James Elkins says, rightly, of the optical procedures posited in Hockney's book, that they are all 'radically undertested'; and the same applies to these ideas about the monochrome underpainting in Vermeer. "No one, including myself', he declares, "knows what it is really like to get inside a camera obscura and make a drawing, a grisaille, or a painting."56 I would demur about drawing, but otherwise Elkins certainly has a point. Several of my painter correspondents have declared their interest in making experiments, and at least one is building a suitable camera; but so far I have seen no results.57 Leo Stevenson, another painter, has however made some pertinent observations from his experience in copying pictures - including Vermeers - for which he uses projected slides.58

This method, involving as it does a process of precise transcription from a projected optical image, has obvious relevance to the practicalities of working in a camera obscura. Stevenson agrees that trying to paint in colour under projected light would be impractical, for the reasons I have outlined above; but he keeps an open mind on the question of whether Vermeer might have painted in monochrome inside the camera. What he does say is that painting directly in grisaille over a projected slide tends, in his experience, to exaggerate tonal contrasts, "For example, dabbing in an area of white onto the canvas will suddenly make that area gleam much brighter than the rest of the image. Conversely, painting in dark tones will suddenly make that area appear much murkier than it should be. Both these effects are because the tone of the reflected light from the image is suddenly exaggerated by the increased or decreased reflectivity of the area that the light falls on."59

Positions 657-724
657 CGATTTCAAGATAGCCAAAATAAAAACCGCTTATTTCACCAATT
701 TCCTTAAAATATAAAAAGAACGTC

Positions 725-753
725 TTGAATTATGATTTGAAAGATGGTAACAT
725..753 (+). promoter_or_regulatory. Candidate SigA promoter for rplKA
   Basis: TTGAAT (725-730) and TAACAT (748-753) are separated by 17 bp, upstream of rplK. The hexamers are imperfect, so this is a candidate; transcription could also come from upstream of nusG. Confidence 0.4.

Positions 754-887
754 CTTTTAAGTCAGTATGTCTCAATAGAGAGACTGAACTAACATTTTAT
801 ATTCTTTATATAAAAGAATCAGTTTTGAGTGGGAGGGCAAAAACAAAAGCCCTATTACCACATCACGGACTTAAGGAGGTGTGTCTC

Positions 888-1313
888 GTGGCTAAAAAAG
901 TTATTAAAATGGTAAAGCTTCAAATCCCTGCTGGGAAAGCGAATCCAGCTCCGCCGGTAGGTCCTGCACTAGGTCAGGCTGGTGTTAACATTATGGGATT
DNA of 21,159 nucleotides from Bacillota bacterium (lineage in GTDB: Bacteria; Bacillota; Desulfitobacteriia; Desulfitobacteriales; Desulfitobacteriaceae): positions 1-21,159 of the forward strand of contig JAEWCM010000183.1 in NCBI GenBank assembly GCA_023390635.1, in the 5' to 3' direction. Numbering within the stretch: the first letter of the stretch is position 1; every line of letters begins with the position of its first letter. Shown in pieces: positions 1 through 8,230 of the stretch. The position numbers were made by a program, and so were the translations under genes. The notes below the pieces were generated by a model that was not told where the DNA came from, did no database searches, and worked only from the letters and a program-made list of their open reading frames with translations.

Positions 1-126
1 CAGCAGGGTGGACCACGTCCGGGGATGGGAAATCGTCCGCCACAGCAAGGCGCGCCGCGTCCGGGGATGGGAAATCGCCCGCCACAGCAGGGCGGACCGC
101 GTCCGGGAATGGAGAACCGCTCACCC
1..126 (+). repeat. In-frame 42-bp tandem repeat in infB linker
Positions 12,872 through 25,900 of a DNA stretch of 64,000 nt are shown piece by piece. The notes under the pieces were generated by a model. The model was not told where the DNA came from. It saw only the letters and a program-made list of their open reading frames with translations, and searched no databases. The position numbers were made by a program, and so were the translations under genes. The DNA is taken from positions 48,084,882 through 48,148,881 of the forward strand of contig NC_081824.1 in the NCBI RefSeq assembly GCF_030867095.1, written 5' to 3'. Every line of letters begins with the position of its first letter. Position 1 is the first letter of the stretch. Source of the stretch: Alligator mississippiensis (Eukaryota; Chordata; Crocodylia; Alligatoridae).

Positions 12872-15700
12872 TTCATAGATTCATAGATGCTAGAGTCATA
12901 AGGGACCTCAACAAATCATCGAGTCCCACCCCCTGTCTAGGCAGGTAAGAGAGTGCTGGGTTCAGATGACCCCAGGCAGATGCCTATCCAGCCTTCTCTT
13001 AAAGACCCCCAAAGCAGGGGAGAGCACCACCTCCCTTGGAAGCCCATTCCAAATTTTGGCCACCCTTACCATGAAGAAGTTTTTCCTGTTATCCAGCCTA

On the other hand, one great merit of the camera for the painter, according to Stevenson, would be the way in which the tonal range in the image is radically reduced from the range of brightness that would be observed directly in the scene itself. This point is also made by David Marshall, a photographer and scanner operator.60 All naturalistic painters are faced with the task of creating an illusion of the great range of brightness seen in life, with the very limited tonal resources of pigments. The camera image offers an intermediate stage in this necessary process of restricting the tonal range - although since the light is projected rather than reflected, highlights will still be much brighter than the most brilliant white or yellow paints. Stevenson and Marshall describe how an artist like Vermeer works to stretch or compress the ranges of tonality in different parts of a picture in order to overcome these difficulties of matching pigment to light.